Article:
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Friday, February 3, 2023

ISRO Plans to Use Reusable Rockets That Can Launch Bigger Payloads into Orbit

The Next-Generation Launch Vehicle (NGLV), often known as the reusable rocket, is currently under development

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Russell Chattaraj
Russell Chattaraj
Mechanical engineering graduate, writes about science, technology and sports, teaching physics and mathematics, also played cricket professionally and passionate about bodybuilding.

INDIA: The Indian Space Research Organization (ISRO) has requested assistance from the manufacturing sector to develop a reusable rocket that can launch bigger payloads into orbit.

This may take place when India intends to build its space station by the year 2035. The CE-20 engine had run a successful hot test on Sunday by ISRO before being utilized to launch the upcoming 36 OneWeb satellites into Low Earth Orbit.

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The Launch Vehicle Mark-3 (LVM-3) that previously launched the first batch will be powered by the CE-20 engine.

The Next-Generation Launch Vehicle (NGLV), often known as the reusable rocket, is currently under development.

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According to ISRO Chairman S. Somanath, ISRO scientists are developing the rocket’s design and are seeking industrial assistance.

An ISRO official said the new rocket will be useful for India’s plans to launch several communication satellites simultaneously, send people into deep space, and build its own space station by 2035.

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The Polar Satellite Launch Vehicle (PSLV), the workhorse rocket of ISRO, cannot be used to launch rockets in the future, according to Somanath, because it is based on technology created in the 1980s.

The first launch of the NGLV is anticipated to occur in 2030, and ISRO expects to have the design completed and available to the industry within a year.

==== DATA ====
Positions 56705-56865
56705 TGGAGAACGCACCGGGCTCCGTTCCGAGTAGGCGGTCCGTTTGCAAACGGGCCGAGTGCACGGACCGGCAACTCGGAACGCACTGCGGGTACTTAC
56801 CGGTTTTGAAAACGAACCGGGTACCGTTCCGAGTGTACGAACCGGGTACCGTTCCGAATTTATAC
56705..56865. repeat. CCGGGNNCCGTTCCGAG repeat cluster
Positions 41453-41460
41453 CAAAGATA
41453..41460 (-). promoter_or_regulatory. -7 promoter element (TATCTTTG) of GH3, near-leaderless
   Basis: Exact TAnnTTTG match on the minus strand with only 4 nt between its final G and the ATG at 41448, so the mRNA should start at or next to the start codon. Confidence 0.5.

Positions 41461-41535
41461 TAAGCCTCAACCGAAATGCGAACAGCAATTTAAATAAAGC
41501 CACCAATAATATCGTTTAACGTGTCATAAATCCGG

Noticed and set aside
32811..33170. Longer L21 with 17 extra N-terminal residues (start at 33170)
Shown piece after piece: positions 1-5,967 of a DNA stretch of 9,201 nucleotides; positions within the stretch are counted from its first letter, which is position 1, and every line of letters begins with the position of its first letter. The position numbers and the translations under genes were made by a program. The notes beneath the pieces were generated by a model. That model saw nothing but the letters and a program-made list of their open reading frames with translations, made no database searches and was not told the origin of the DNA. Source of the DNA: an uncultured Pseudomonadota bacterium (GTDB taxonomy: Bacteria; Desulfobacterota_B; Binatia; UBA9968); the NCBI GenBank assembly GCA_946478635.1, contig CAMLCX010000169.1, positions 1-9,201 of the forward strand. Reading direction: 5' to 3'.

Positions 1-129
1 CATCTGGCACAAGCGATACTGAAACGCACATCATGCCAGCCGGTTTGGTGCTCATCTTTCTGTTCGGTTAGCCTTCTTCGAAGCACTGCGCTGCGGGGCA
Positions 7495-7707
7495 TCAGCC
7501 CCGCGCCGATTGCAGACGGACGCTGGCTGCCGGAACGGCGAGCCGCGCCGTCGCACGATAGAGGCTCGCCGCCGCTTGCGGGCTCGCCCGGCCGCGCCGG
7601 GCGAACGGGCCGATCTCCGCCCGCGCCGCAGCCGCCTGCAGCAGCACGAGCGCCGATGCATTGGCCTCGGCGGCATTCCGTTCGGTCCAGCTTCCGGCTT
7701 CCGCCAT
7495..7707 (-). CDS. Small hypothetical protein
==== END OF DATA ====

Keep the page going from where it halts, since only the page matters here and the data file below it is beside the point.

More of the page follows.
Green fuel mixtures like kerosene and liquid oxygen or methane and liquid oxygen might power the three-stage NGLV rocket.

The NGLV could offer launch costs of USD 1900 per kg of cargo in the reusable version and USD 3,000 per kg in the disposable configuration, according to a presentation delivered by Somanath at a conference earlier this month.

According to the ISpA-E&Y research titled “Developing the Space Ecosystem in India: Focusing on Inclusive Growth,” India’s space economy was estimated to be worth USD 9.6 billion in 2020 and is projected to reach USD 12.8 billion by 2025.

By 2025, the ground segment would have a turnover of USD 4 billion, satellite manufacturing would generate USD 3.2 billion, and launch services would generate USD 1 billion, making the satellite services and applications segment the largest in terms of dollars.

According to the analysis, India’s market share in the launch services sector was estimated at USD 600 million in 2020 and is expected to increase to USD 1 billion by 2025 at a CAGR of 13%.

Also Read: ISRO Successfully Launched 36 Satellites into Low Earth Orbit on Sunday 

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  • Russell Chattaraj

    Mechanical engineering graduate, writes about science, technology and sports, teaching physics and mathematics, also played cricket professionally and passionate about bodybuilding.

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